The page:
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Age of Empires III Heaven » Forums » Modding Discussions » The Beginners Guide to AI scripting - Comprehensive Tutorial, Part 1
Topic Subject:The Beginners Guide to AI scripting - Comprehensive Tutorial, Part 1
posted 04-04-13 05:00 PM EDT (US)         
The Beginners' Guide to AI scripting - Comprehensive Tutorial, Part 1

My fellow forumers, I write what has not been written before for AOE3, a Comprehensive Beginners Guide to AI scripting. This guide is intended for anyone who has a basic knowledge of English and who is tired about fighting the same old dumb computer player. It is for those who want to make the AI build the right units and upgrade their units properly. Hopefully it will tell you some basic tips which took me over two month to figure out, in just one reading. Since there is much to cover, I do plan to write this guide in several parts.

Disclaimer: I, only an experienced player at this game, in both treaty and supremacy, did not touch AI coding until about a year and a half ago. I had a year before begun regular modification to the game, in other words, "coding" our Clan's Custom Patch. I say these things to let you know that I am recently a noob at coding, and even at AI modification, but want to share what I know. Hopefully this is the first of many great leaps forward in Age of Empires III modification.

Even as I plan, I do present this first part.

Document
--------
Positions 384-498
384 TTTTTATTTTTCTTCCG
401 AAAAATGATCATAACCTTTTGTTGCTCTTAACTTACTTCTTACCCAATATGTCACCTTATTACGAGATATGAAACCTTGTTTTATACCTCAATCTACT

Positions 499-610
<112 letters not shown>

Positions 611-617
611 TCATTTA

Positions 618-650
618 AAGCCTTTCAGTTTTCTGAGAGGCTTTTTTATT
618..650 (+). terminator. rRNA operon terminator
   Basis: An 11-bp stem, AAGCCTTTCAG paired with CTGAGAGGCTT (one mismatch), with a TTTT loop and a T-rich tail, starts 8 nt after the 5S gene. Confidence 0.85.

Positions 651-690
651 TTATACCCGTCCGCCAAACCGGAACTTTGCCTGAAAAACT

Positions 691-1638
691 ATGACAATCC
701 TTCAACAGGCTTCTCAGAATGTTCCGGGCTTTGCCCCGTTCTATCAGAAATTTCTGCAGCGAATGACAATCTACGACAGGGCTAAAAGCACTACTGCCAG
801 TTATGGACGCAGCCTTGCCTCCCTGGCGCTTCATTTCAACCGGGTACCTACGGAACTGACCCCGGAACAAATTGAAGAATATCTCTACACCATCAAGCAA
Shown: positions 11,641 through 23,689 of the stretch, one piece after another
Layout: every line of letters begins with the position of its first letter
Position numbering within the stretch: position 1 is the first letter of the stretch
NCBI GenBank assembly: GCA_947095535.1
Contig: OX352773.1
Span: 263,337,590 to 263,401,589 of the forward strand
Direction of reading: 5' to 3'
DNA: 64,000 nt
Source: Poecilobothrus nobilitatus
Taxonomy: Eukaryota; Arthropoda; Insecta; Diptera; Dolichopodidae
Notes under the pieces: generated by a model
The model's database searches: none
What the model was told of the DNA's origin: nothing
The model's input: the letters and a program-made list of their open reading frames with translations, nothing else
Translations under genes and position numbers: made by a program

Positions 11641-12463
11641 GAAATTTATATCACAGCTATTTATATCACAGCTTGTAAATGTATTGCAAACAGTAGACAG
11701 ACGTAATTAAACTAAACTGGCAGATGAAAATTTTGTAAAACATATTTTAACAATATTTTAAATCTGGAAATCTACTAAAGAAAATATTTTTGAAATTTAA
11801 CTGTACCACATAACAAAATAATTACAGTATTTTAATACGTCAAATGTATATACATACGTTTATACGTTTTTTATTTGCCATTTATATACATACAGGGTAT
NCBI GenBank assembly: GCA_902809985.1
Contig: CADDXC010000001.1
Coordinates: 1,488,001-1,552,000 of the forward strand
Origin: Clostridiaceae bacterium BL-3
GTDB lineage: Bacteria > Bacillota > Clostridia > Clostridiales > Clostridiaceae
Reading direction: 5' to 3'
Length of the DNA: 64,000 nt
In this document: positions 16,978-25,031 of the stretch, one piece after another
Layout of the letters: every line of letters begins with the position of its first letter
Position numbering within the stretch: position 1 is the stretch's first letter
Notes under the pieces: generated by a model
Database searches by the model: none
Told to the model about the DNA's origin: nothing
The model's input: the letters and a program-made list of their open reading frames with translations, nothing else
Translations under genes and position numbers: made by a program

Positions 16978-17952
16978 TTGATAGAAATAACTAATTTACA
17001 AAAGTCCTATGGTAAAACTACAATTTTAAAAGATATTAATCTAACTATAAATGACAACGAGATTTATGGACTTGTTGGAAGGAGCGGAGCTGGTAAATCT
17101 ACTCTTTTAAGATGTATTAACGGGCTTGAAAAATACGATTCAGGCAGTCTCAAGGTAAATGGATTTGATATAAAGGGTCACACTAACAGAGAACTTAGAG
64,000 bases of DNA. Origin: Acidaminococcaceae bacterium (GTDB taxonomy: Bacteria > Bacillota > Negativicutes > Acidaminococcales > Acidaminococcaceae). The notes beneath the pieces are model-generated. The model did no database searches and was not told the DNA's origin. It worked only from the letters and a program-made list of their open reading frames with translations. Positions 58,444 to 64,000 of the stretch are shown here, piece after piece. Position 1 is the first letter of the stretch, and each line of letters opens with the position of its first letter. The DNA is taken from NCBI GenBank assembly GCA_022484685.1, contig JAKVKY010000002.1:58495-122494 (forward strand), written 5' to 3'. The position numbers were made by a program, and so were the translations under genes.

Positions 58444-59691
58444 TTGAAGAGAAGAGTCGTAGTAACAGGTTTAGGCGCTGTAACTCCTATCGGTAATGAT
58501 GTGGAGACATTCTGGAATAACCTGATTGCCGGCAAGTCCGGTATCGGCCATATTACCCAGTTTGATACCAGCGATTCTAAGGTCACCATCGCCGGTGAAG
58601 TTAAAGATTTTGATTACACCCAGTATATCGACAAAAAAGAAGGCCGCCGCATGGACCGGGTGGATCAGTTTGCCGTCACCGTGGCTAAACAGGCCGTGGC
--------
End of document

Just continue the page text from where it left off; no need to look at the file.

Comprehensive Beginners' Guide to AI modification

Question 1: What is an/the AI?

Answer: The AI, or Artificial Intelligence, is the computer player that comes with the game, which you can combat in skirmish, scenarios and multiplayer games.

It governs five main areas:

- Computer Strategy; "what should I prefer, Infantry or cavalry or artillery, or a mix of them?", in addition to being aggressive/defensive, favouring trading posts or native posts, also which specific units should be trained

- Computer build orders, in "Void" setups; "how many houses do we need before we age up?", and activation of Tech Monitors, i.e. allowing the computer to upgrade certain techs in certain ages

- Amount of Villagers the AI should train/maintain, and which types of villagers should be built for each civilization; economic bias on food, wood or coin, and the max gatherers needed for hunting, wood harvesting, mining, on mills or plantations.

- Naval Warfare; "How many ships/fishing boats should we maintain and which naval techs should we upgrade?"

- Homecity Cards; which card types should be preferred and which should be excluded; For instance, mortars are excluded because the AI doesn't use them properly...yet.


Question 2: How can I modify the AI? Where is it found?

Answer: You can modify the AI by opening AImain.xs with the simple program Notepad, which is included on every computer that has Windows installed on it. This file, AImain.xs, is found in your Age of Empires III folder in the Program Files (exact location explained later). However, if you have Windows Vista, it does not allow you to save things in Program Files. You must first copy and paste the file on your desktop, and modify it, then save, the copy and paste it back into the Program Files where you copied the original from.


Question 3: But what is AImain.xs, and why should I choose it instead of the other AI files?

Answer: The AImain.xs is the bulk of the Artificial Intelligence, and as described above, deals with most things relating to the AI. Thus, it is reasonable that modifying this file will greatly enhance the standard dumb-as-dirt AI.